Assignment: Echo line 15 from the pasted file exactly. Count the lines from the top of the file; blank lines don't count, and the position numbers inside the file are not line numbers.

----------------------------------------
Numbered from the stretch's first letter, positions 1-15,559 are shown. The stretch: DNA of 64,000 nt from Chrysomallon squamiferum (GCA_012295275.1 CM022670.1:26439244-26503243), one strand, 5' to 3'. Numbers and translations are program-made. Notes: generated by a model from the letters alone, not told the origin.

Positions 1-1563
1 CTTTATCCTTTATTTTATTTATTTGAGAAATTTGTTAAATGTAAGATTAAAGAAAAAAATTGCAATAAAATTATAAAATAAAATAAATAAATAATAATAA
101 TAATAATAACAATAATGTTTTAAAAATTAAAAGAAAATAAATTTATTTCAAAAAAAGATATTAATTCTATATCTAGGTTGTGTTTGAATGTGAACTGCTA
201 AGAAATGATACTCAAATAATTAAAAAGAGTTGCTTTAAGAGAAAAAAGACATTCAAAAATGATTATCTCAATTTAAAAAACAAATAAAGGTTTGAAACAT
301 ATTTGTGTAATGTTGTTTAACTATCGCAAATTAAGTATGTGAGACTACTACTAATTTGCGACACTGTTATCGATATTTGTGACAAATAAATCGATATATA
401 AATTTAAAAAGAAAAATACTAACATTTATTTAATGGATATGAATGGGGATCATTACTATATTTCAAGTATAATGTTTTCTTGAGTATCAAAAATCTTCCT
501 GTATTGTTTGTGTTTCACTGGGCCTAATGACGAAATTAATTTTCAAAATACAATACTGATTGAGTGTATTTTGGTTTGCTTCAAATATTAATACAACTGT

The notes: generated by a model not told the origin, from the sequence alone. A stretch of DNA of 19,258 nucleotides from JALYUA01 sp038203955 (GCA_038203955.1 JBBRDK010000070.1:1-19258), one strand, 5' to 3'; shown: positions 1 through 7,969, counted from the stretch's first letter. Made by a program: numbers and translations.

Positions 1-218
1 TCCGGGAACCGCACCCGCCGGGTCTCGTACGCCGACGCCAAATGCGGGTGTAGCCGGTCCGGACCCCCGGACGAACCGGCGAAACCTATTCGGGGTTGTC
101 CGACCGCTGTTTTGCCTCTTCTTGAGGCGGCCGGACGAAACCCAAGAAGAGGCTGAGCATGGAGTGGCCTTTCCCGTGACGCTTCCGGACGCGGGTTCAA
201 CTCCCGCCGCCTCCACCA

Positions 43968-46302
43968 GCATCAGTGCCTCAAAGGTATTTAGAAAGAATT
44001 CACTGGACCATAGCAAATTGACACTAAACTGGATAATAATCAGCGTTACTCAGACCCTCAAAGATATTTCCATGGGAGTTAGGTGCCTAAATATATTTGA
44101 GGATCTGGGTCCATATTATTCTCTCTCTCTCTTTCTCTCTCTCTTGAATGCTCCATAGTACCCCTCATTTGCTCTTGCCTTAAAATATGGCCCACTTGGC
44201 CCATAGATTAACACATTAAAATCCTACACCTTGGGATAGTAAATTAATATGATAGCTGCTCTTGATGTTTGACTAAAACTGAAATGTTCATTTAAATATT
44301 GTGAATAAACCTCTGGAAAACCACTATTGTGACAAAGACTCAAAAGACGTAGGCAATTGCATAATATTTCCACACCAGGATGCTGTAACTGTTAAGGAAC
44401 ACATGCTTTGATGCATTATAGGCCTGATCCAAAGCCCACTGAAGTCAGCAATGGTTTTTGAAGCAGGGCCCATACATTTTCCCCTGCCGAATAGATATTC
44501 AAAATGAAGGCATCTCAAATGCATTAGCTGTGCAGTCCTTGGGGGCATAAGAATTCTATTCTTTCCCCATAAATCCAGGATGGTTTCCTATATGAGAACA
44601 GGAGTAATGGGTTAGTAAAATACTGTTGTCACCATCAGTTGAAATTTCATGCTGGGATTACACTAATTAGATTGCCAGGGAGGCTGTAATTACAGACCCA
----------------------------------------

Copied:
43968 GCATCAGTGCCTCAAAGGTATTTAGAAAGAATT